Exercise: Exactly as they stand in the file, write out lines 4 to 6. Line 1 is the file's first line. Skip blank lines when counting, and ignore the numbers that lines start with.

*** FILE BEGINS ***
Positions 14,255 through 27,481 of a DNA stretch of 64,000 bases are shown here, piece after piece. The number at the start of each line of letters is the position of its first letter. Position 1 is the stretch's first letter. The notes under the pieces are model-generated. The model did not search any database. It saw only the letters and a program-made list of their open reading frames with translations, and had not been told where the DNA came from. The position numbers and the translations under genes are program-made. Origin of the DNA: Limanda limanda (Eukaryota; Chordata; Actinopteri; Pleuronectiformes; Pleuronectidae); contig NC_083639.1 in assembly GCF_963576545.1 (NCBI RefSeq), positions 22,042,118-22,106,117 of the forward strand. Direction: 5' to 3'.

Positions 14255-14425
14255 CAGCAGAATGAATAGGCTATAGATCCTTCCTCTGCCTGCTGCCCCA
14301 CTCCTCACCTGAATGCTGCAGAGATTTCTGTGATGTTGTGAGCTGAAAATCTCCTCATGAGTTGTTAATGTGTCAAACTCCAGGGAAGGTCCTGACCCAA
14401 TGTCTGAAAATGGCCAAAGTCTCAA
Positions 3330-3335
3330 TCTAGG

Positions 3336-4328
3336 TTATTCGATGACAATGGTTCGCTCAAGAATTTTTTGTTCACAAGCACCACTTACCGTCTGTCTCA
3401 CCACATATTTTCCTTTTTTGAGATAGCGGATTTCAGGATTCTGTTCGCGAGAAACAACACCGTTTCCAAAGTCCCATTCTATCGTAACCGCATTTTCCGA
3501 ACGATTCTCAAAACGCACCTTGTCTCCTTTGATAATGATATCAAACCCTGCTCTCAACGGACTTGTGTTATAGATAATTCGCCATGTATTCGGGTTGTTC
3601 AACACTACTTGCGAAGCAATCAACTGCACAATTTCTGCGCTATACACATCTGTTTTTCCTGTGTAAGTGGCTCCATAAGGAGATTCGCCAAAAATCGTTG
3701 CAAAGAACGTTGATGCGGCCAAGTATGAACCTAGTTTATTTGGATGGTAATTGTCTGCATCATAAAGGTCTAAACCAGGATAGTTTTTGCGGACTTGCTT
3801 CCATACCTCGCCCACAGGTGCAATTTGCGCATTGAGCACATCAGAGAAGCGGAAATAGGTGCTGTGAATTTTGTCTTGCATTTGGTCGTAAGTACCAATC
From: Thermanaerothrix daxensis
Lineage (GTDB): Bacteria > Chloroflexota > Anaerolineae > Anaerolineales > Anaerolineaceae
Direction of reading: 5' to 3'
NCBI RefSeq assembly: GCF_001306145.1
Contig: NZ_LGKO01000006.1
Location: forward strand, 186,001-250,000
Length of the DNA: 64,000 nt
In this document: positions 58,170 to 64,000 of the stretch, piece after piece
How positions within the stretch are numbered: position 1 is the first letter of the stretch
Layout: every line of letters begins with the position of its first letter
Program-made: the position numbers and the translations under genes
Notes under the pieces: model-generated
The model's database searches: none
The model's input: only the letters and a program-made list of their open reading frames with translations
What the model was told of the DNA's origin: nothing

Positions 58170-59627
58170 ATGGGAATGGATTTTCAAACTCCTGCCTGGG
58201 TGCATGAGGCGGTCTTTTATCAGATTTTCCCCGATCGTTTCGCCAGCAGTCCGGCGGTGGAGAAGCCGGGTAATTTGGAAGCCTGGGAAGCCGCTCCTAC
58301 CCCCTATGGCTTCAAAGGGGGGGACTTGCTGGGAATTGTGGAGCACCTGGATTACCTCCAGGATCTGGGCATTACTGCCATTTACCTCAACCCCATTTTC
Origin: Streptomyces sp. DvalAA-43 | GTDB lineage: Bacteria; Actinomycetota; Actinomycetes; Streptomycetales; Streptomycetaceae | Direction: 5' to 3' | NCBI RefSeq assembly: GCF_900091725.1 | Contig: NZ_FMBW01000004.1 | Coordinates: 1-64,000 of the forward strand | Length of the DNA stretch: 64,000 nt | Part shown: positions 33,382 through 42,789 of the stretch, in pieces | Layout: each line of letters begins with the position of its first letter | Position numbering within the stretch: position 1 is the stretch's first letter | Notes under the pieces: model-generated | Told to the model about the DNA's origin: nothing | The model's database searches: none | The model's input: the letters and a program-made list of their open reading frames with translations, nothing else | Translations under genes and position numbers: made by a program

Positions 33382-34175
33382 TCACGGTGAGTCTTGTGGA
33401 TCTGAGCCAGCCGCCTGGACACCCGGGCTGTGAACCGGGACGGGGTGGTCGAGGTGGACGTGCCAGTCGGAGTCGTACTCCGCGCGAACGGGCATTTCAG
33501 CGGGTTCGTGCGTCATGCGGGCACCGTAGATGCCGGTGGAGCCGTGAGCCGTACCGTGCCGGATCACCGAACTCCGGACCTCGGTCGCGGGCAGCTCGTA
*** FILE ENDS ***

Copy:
14301 CTCCTCACCTGAATGCTGCAGAGATTTCTGTGATGTTGTGAGCTGAAAATCTCCTCATGAGTTGTTAATGTGTCAAACTCCAGGGAAGGTCCTGACCCAA
14401 TGTCTGAAAATGGCCAAAGTCTCAA
Positions 3330-3335